Hi readers, lovely for you to join for another review and this one is beautiful; honestly through and through. I am going to apologise this is one of those books that if you give away a lot of the plot then it does ultimately ruin the development for the reader so this may come across as a hazy review, but this book is sublime and is a needed read by anyone who resides in the year of 2015 because it rings very true.
The past lingers on, etched beneath our skin … At fifteen, Diana Dodworth took the opportunity to radically alter the trajectory of her life, and escape the constraints of her small-town existence. Thirty years on, she can’t help scratching at her teenage decision like a scabbed wound. To safeguard her secret, she’s kept other people at a distance… until Simon Jenkins sweeps in on a cloud of promise and possibility. But his work is taking him to Cairo, and he expects Di to fly out for a visit. She daren’t return to the city that changed her life; nor can she tell Simon the reason why. Sugar and Snails takes the reader on a poignant journey from Diana’s misfit childhood, through tortured adolescence to a triumphant mid-life coming-of-age that challenges preconceptions about bridging the gap between who we are and who we feel we ought to be.
Due to not being able to or wanting to give away too much into the specific plot line I’m going to throw myself into the nitty-gritty. I am so impressed that this is a debut novel; there is something that makes the author seem incredibly comfortable as an author; it feel natural, well-conceived and given to the reader in a way that feels neither telling neither negative. The topic discussed through the book is at times challenging and disturbing in the way that those around our main character react.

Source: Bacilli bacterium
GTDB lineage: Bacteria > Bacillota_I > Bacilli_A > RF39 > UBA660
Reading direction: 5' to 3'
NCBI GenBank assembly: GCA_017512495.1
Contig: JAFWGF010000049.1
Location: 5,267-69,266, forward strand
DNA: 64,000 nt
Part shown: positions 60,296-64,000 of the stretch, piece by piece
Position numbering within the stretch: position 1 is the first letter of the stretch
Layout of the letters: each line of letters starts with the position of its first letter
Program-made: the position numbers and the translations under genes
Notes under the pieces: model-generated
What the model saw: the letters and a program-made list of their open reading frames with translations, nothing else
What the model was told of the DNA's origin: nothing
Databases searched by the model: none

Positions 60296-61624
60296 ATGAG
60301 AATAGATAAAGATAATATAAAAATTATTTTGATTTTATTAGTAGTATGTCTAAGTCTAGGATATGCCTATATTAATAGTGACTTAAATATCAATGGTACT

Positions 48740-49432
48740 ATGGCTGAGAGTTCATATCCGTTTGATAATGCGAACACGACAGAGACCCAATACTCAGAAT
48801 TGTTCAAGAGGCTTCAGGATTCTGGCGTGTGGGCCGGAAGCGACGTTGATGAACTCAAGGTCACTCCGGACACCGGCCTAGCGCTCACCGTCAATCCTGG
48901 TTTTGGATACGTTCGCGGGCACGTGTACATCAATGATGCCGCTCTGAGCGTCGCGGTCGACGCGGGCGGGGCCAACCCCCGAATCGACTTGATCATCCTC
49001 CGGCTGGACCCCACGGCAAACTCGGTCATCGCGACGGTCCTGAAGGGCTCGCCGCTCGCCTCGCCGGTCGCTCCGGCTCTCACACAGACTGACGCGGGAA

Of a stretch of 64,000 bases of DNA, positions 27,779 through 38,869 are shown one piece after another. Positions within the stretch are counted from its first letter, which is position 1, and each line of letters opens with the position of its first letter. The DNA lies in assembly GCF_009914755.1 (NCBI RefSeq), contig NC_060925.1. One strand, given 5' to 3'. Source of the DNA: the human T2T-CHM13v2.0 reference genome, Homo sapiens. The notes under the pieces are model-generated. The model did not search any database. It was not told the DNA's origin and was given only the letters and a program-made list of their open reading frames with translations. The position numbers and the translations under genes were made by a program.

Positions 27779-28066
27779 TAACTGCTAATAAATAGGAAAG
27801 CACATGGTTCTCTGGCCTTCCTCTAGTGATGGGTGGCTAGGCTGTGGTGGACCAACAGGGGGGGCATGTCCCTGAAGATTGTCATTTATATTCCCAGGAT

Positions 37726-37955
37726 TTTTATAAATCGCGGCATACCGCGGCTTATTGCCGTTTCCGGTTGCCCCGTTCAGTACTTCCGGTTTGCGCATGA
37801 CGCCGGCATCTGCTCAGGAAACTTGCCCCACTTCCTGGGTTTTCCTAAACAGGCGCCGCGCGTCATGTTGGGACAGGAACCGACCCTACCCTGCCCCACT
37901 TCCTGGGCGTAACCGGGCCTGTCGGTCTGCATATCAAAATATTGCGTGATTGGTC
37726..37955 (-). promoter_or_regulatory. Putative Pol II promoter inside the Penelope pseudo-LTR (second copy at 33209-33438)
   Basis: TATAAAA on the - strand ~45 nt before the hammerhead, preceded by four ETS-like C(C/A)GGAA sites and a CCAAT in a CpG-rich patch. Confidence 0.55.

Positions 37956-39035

What I can say in terms of plot is that we follow the life of Diana Dodsworth who is an academic psychologist. She is a little nervous, anxious, awkward at times and self-conscious. We see her struggle through a particularly difficult dinner party where she meets Simon. The two appear to find solace in one another and their relationship develops. However tension from previous experiences mean the two struggle and we see their relationship struggle and falter and then grow stronger. I adored the way their relationship was built; it’s not flowers and fairies, it’s gritty, and raw. It discussed feelings that I had yet to really truly experience and when we relate that to Di’s internal struggle it is truly heartbreaking.
I thought the tale moved with pace and was told with strength; both main characters are well built up and develop strongly throughout. Additionally secondary supporting characters were given the time to become characters in their own selves helping to create a well-rounded plot-line. The writing is strong and moves with enough pace and style. It has a languid feel with beautifully built up moments. The writing does move backwards and forwards time wise and after reading for a long periods of time I did feel a little lost. However, it only adds to the confusion that the author is creating in the story of the main protagonist and it makes it feel all the more real.
I really felt that I learnt something from this book and that’s what us readers want to experience from a novel; not only a story but a meaning and this book has definitely ignited a want to learn and understand more. I’m gabbing on, and T moans my reviews are too long so I’m finishing here. Buy it today because you’ll miss out on something fantastic if you don’t.